In the last day or so I have added additional layers to this work and tried to ensure that the selected materials interact in both challenging and unexpected ways. The inclusion of shellac and emulsion paint with powdered pumice stone creates unpredictable textural qualities and patina. Gloss, satin and matt painting media combine to reflect and absorb light. Bitumen, partially diluted with turpentine has been allowed to flow across the surface settling in crevices and darker pools. I am much happier with the overall direction of the work now, although it would be fair to say that the more experimental approach has clearly resulted in a loss of definition and resolution. Whether this is acceptable in the long run…only tomorrow will tell, when I begin all over again.
I’m currently working on this painting… have been for quite a while now. It has gone through a series of changes and modifications, but that is just the way it always goes. The close up shots of the surface should give you an idea of the heavy impasto of the cold wax, the incisions and layering.
I increasingly find that a painting only really begins to ‘work’ after I have been through a stage of irrational confidence, followed by more rational misgivings and doubts to the final point of total despair. The point at which I lose all faith in the endeavour is the moment of maximum freedom, clarity and opportunity. That’s when I am liberated from my preconceptions and the false notions of correctness and quality…then I can begin to kick start the recovery. I repeat this ritual all the time….you would think that I would learn…but I can’t and I don’t.
These photographs were taken yesterday at The Locker Cafe in Cambridge. The exhibition of paintings and photography runs from 19th July – 19th August. If you are in town do come along and take a look. The Locker art cafe is located at 54 King Street, just opposite Tindalls art supplies.
Just completed setting up the exhibition last night at the Locker Cafe. Many thanks to John, the owner of the Locker art cafe for his assistance with the hanging process. I will visit the cafe over the coming weekend when it is busy and full of customers… Maybe take a video to give you an idea of the overall layout and lively atmosphere. Don’t forget, if you are in town, take a break from your shopping, have a coffee, a bite to eat…enjoy the artwork.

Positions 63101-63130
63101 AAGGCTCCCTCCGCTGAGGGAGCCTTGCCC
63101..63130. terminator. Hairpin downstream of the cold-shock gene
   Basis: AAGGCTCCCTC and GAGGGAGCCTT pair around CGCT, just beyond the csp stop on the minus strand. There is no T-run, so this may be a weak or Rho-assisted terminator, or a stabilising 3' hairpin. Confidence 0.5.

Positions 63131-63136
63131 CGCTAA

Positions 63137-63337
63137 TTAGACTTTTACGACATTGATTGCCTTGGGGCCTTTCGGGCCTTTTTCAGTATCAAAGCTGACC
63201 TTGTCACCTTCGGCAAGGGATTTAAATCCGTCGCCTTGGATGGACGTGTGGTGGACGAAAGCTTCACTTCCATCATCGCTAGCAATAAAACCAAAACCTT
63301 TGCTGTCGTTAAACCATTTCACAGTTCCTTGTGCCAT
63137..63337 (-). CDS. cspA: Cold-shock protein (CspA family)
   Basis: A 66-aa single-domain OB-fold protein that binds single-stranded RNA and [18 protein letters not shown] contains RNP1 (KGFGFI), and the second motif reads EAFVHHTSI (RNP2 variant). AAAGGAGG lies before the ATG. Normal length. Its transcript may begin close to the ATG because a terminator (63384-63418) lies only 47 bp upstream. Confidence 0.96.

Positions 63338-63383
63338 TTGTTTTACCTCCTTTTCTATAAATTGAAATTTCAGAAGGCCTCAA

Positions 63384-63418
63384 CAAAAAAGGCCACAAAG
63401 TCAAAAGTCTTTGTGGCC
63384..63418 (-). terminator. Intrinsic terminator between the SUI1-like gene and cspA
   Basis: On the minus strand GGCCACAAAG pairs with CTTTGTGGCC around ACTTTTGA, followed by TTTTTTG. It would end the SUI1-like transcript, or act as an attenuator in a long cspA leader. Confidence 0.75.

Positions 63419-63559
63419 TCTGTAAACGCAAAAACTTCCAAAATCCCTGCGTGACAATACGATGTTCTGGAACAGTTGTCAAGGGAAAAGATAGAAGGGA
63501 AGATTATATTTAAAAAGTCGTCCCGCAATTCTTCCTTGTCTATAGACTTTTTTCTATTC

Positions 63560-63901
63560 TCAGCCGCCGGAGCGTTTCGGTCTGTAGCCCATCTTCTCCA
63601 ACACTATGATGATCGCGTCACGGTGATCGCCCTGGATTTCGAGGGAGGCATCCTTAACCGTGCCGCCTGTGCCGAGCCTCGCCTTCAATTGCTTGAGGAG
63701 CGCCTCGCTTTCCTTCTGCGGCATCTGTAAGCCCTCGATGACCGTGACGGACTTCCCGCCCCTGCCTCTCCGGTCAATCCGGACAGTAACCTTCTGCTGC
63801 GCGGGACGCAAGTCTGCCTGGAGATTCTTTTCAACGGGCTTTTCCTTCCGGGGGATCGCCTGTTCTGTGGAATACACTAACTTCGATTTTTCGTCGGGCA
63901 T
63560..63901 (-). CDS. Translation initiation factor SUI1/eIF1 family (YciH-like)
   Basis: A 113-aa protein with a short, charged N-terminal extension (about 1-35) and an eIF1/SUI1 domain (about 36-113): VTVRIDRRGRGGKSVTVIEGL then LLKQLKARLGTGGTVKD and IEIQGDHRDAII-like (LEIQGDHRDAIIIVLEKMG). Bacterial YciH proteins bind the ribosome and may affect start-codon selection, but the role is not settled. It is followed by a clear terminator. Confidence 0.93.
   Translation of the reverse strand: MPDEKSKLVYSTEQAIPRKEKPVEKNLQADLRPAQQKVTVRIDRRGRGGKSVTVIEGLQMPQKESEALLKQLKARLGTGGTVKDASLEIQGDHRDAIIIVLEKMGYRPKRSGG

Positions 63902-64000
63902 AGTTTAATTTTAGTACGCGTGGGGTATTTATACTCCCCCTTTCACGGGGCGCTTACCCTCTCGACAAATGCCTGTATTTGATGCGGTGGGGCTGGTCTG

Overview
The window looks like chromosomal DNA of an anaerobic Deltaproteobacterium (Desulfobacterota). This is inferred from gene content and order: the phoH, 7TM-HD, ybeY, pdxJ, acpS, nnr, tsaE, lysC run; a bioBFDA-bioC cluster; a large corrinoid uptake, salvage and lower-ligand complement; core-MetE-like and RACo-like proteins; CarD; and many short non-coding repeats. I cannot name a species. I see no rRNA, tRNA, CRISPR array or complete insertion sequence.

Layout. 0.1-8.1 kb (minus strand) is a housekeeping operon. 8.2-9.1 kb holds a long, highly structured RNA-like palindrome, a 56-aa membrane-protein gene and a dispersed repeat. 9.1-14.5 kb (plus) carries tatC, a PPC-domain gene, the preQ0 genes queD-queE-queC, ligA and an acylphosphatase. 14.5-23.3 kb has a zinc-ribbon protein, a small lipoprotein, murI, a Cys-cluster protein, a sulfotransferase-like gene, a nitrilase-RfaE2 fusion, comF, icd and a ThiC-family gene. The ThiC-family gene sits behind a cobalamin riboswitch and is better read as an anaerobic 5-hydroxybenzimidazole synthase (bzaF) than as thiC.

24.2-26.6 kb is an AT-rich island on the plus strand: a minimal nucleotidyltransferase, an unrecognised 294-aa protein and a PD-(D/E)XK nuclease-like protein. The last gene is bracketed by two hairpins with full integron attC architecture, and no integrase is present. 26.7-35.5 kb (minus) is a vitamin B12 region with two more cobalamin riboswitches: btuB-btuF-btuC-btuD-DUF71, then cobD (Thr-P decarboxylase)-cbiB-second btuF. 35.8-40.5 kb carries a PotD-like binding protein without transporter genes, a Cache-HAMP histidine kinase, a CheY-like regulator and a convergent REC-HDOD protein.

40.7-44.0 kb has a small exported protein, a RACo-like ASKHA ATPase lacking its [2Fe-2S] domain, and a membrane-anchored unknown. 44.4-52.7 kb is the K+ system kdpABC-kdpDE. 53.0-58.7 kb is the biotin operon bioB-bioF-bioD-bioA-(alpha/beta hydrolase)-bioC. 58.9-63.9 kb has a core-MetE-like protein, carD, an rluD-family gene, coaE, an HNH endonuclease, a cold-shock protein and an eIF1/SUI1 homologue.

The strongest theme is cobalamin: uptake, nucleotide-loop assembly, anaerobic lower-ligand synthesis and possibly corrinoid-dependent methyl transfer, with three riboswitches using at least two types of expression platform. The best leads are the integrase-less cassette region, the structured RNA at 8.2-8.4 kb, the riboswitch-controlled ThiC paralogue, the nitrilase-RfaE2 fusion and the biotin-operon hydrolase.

The Locker Cafe
18th July – 18th August 2109
Mon – Fri 8:30 am – 5:30 pm, Sat 9:30 am – 5:30 pm, Sun 10am – 4:00pm
If you are in Cambridge between 18th July and 18th August come along to the Locker Cafe, just opposite Tindalls art shop at 54 Kings Street. I will be displaying a range of paintings and photography from the last couple of years so there should be something of interest for everyone. The Locker cafe is a lively ‘arts’ based cafe founded by father and son team John and Adam Hodges in 2017. The paintings are primarily large scale abstract pieces in a variety of media including acrylic, bitumen, cold wax and oil paint. The monochrome photographs are based on the Fenland landscape.
I have just been working on a commission based on one of my recent New Forest paintings. It has taken over two months from start to completion and I am genuinely pleased with final outcome. For those of you who have worked on a commission before you will know that they can sometimes be problematic. I think it is extremely important to be clear about the nature of the painting process and to communicate this through discussion with the other party.
Each painting is inevitably unique and few artists would be able to recreate an existing painting or exact copy unless the style owed more to photographic realism and/or geometric precision. You will see from the close up details that this painting has been developed through the application of successive layers of oil paint and cold wax medium. The raised surface and tactile nature of the work embodies the textural qualities of the subject matter.
This is a large mixed media painting on a 122cm x 92cm professional quality canvas. It was produced from studies created during my recent residency in the New Forest; the work is partly expressionistic and impressionistic in terms of technique and style. The medium is cold wax and oil paint applied with a variety of tools including brushes , scalpels and palette knives. The surface is built up in heavy impasto and alternately glazed and scored over a period of time.
I have been influenced by the contemporary artists Anselm Kiefer and Gerhardt Richter. If you have a moment, take a closer look at the detailed photographs to gain a more tangible sense of the textural qualities in this work.
This painting is currently on exhibition at The Old Fire Engine House in Ely until 28th October along with work from the artists Paul Janssens and Caroline Forward.
‘Gilded Shore’ 100 x 75 cm
Gilded Shore is an abstract painting in terms of technique, style and intention. It is based on the flat, open landscapes of the East Anglian, Cambridgeshire Fenland. Semi transparent glazes give depth and luminosity as light is reflected through the layers of pigment. The variegated surface of the painting is achieved with thickly applied bitumen and cold wax medium. The lustrous quality or sheen is achieved through a combination of burnishing the wax surface and interleaved layers of metallic paint. A variety of tools and implements have been used to create incisions, marks and subtle textures that can be read as earth, sky, and water. The restricted references to three dimensional space is designed to create a subtle counterpoint the pictorial flatness of the deep raw and burnt umbers.
Below are 4 videos shot just after the exhibition was set up
Location: The Old Fire Engine House in Ely, Cambridgeshire: 25 St Mary’s St, Ely CB7 4ER